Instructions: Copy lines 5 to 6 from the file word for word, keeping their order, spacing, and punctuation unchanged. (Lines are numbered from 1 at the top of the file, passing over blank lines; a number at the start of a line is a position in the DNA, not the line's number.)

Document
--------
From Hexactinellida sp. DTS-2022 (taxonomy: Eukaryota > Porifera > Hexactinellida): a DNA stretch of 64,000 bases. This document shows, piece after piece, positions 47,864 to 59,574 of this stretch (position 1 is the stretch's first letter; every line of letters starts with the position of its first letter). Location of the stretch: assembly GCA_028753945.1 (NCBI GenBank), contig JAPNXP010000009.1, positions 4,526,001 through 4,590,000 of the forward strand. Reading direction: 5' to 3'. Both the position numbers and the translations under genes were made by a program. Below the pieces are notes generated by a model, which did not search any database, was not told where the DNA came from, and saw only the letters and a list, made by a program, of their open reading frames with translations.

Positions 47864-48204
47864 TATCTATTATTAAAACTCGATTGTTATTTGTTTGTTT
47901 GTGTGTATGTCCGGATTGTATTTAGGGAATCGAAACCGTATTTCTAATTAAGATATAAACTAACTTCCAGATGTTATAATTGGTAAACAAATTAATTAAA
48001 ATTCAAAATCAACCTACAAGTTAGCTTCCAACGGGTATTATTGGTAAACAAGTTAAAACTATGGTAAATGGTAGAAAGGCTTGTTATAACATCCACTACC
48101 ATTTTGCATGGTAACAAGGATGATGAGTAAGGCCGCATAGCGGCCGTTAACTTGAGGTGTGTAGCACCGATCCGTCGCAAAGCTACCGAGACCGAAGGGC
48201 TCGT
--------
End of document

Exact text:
48001 ATTCAAAATCAACCTACAAGTTAGCTTCCAACGGGTATTATTGGTAAACAAGTTAAAACTATGGTAAATGGTAGAAAGGCTTGTTATAACATCCACTACC
48101 ATTTTGCATGGTAACAAGGATGATGAGTAAGGCCGCATAGCGGCCGTTAACTTGAGGTGTGTAGCACCGATCCGTCGCAAAGCTACCGAGACCGAAGGGC